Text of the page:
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Franchise Opportunities Involving Children

Aug 17, 2007
There are very rewarding prospects available with children's franchises, as they can not only make franchisees a lot of money, but also enable them to enjoy their work more.

These franchises vary from extra education and exercise to school photography and children's salons. There is a large market for these businesses, as according to the last US census there are approximately 40 million kids under the age of ten.

A range of education franchises have been established to supplement learning in schools and to offer extra tutoring to those struggling with their work.

One of the most established is Kumon, which has consistently ranked highly in Entrepreneur Magazine's Franchise 500.

It focuses on reading and mathematics and in centres across North America, children have the time to make steady progression in stages, where they only move on once they can consistently master reading passages and mathematical problems in a given period of time.

Others such as Mind Labs provide games for young children that are fun, but also require thinking to solve problems and be successful.

Children's fitness and diet franchises have been established to offer a solution to the growing number of children in most countries considered overweight and obese.

According to the American Obesity Association, approximately 30.3 per cent of children (ages six to 11) are overweight and 15.3 percent are obese. For adolescents (ages 12 to 19), 30.4 per cent are overweight and 15.5 percent are obese.

Franchises such as My Gym Children's Fitness Center and Gymboree provide children with structured activities such as dance, running relays, fun games, gymnastics, sports to improve their health and fitness at a level they can deal with.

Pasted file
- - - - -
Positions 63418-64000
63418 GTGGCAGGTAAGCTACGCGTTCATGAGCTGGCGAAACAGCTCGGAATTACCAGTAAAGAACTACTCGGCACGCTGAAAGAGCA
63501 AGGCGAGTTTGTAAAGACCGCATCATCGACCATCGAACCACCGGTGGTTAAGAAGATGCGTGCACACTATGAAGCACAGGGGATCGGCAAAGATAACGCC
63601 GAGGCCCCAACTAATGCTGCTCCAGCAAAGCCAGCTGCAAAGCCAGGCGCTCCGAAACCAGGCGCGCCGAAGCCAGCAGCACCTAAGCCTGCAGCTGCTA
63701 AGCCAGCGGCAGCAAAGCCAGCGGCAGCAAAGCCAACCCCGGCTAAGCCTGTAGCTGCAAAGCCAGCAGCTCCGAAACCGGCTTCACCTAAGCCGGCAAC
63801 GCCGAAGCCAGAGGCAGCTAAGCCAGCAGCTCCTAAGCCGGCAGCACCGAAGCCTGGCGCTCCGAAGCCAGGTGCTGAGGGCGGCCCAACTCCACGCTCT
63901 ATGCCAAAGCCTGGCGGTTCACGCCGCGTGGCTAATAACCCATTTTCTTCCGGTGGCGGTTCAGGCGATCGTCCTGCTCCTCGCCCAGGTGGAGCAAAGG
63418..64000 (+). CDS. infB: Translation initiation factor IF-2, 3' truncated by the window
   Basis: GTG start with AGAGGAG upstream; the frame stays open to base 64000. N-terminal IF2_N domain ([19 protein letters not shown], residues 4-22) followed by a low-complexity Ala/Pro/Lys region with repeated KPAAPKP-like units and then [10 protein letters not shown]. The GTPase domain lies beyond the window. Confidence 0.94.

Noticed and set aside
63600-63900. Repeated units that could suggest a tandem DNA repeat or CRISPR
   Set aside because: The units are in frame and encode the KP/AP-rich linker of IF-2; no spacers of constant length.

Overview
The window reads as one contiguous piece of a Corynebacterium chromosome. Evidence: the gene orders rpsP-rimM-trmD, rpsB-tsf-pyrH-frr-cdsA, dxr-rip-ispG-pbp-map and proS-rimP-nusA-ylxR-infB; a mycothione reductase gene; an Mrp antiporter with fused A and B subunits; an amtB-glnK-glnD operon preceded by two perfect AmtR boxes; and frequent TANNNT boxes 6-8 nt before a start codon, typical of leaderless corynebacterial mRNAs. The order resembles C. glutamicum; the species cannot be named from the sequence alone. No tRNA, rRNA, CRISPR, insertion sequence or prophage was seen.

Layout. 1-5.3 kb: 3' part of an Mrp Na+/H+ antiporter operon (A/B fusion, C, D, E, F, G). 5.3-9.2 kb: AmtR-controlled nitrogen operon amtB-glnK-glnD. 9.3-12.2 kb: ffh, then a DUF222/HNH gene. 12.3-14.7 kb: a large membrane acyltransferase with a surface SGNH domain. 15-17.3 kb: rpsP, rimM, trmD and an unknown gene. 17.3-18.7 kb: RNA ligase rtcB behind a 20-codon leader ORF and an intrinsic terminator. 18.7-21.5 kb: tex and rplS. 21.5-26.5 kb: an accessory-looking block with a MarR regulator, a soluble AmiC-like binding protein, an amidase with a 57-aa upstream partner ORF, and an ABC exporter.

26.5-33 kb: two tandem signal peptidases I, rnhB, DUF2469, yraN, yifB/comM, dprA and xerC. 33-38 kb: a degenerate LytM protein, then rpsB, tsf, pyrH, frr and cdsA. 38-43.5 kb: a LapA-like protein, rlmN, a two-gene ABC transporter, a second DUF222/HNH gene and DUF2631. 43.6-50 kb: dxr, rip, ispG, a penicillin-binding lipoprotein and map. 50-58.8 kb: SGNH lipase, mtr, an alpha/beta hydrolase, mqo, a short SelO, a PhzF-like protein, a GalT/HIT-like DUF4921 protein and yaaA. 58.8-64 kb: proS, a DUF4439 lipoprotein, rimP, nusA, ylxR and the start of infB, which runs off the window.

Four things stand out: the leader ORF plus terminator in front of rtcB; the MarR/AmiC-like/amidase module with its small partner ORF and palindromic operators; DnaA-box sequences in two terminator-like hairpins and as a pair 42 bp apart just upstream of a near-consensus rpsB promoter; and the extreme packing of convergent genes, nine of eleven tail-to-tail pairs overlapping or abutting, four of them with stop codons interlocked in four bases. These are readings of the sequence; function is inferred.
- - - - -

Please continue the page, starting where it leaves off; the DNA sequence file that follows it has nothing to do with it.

A growing trend that children's franchise owners often point out is that people are having children later in life, usually in their mid-30s as opposed to mid-20s. In most cases, older parents are more financially stable, meaning that they have additional money to spend on their children's development.

In addition, the longevity of older people is increasing, meaning that grandparents have more years to spend money on their grandchildren.

However, franchisees must be able to handle these demanding and flexible franchises in the right way to make them a success.

It is vitally important that they do not treat their franchise too much like a commercially driven business. The main focus should be on creating a service that will appeal to children and making sure they get something out of it.

Therefore, as well as needing to like children and work well with them, franchisees should make their business have enjoyable aspects to it, from songs and videos to help with learning to a play area for children to occupy while they wait to get their hair cut or styled.

They also need to have structures in place to cope with busy and quieter periods, for example during school holidays and conversely when children are at school.
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